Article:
Main Sare da Sara
POETS writing in Punjabi far outnumber the readers of Punjabi poetry. So there is a virtual flood of poetry all year round. One has to dive deep into the sixth river of poetry to search out for poems and poets who have something to say and say it well.
Among the recent anthologies of poetry published this season is a compilation of poems of the late Harbhajan Singh Halwarvi. Halwarvi was among the poets who were associated with the extreme Left movement in Punjab in the late 1960s. After the bright red hues paled, Halwarvi turned to journalism and was editor of Punjabi Tribune for many years. The latest collection of his poems, edited by his wife Pritpal Halwarvi and Amarjit Singh Kang, is called Main Sare da Sara. The anthology includes his poems as well as songs and ghazals.
Halwarviís poetry is direct: he does not believe in frills. And, in the simplicity of this directness he is able to reach poignant moments as in this couplet:
Panchhi kyon gumsum ne patte kyon cheekh rahe
Aa ral ke dua kariye ai mausam theek rahe
(Why are the birds quiet, why are the leaves screaming/ Come letís pray in unison for the seasonís calm)
THE physical and the spiritual go side by side in the verses of many a contemporary poet. So is it with Jaswant Deed, who after publishing three anthologies of verse in the past, has now come out with a collection of poems called Kamandal. The spiritual aspect is heightened by a painting by Arpana Caur on the cover, which shows a sage moving forward with a kamandal (bowl) in hand.
Born in 1954 in Shahkot village of singer Puran Shahkoti, Deed is a senior official with Jalandhar Doordarshan. Poetry comes easy to Deed and he mirrors a wide range of emotions through it. Erotica is his strong point and he is able to express it in the right measure:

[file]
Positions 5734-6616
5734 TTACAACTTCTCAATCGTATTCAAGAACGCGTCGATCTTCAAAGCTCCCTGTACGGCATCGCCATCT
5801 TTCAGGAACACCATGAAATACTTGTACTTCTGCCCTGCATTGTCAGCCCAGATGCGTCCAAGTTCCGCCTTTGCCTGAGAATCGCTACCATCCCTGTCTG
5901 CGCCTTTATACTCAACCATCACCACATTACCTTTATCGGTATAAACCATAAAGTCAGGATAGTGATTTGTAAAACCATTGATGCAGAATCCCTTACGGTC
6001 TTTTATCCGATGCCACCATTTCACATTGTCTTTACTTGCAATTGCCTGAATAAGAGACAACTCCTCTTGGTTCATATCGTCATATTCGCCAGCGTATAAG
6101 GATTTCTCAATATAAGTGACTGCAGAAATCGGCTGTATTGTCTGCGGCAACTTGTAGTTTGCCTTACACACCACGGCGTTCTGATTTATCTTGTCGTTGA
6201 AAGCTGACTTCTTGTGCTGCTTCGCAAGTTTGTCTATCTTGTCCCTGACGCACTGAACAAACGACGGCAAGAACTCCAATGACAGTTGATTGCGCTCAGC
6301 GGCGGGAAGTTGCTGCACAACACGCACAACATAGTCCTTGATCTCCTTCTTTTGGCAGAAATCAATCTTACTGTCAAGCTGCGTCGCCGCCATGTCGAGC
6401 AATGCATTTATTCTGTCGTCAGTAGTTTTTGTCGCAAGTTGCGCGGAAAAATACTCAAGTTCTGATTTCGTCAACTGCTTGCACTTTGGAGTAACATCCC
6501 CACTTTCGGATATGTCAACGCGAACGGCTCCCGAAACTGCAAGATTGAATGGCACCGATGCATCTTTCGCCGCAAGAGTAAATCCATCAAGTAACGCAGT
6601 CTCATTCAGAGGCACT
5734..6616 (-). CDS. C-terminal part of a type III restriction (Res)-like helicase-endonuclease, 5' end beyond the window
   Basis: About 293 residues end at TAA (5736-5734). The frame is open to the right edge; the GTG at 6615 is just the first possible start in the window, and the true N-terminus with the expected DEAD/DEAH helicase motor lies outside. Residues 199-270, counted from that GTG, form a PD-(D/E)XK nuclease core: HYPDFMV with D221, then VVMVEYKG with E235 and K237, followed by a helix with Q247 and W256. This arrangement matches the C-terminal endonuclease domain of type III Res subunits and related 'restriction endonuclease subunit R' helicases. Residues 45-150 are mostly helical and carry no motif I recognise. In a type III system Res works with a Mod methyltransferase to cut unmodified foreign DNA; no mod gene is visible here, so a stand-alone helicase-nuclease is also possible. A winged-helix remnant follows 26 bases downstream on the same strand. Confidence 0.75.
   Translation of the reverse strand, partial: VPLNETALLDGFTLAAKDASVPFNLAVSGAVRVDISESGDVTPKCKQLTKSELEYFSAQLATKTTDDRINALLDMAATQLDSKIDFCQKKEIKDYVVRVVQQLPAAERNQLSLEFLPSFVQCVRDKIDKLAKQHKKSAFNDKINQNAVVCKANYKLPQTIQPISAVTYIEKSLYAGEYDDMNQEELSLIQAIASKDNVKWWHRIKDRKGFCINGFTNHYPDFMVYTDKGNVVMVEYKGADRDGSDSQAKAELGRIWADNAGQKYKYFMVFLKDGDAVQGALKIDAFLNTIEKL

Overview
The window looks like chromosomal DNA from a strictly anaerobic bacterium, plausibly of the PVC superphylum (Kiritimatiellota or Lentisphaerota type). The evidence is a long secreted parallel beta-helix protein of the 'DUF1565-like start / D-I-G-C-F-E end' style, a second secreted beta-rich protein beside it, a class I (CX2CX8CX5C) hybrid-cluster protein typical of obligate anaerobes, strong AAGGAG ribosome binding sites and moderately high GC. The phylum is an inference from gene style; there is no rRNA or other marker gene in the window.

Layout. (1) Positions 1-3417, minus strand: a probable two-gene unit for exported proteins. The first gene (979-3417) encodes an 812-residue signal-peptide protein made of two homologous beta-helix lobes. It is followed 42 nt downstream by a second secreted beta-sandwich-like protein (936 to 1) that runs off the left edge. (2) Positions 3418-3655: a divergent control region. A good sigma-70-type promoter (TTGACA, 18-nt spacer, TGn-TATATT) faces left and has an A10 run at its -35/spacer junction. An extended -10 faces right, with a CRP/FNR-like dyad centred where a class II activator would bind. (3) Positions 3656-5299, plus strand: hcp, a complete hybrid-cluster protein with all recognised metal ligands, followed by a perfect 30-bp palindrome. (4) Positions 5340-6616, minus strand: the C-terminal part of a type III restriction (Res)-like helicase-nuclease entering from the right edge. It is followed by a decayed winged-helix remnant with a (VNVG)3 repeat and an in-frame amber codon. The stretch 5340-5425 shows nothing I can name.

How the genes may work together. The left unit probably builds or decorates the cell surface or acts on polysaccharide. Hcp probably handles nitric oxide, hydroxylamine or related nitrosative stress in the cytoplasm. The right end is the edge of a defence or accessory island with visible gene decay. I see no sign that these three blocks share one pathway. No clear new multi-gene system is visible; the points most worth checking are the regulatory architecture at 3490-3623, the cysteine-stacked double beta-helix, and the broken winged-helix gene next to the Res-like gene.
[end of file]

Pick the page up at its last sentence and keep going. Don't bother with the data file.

Aisi japhi vich kass lai mainu
Ki vichharh jaavan
Te baahvan rehan khulian hamesh
(Hold me so tight/ That if I slip away/ The arms should ever be open)
Panj Nadian da Geet
WRITING an epic is a dream of every poet but rarely is it realised for it has its problems. It binds the poet to a particular theme and very often takes the narrative form. However, undeterred by such hurdles, Harvinder has taken on the rather ambitious project of singing the cultural history of Punjab in Panj Nadian da Geet. Using folk sayings and folk poetry, the poet covers a vast canvas indeed. In the words of the poet: This is a poetic narration of the destiny of Punjabi people and it is dedicated to Punjab and Punjabiyat."
Harvinderís canvas is a wide one: it focuses on the ancient times as well as the present-day problems the land faces. Critic Satinder Singh Noor is not wrong when he says in the introduction to the book that it is a significant contribution. It is also a well-researched volume and Harvinder deserves congratulations. It may not be the ultimate in poetry but it is a poetic rendition worth notice. For a sampler this is how the poet addresses the problem of female foeticide:
Chirhian bin na saje banera
Pahu phut te na sanjh savera.
(The courtyards wilt without sparrows/ dawn and dusk are desolate without their chirping)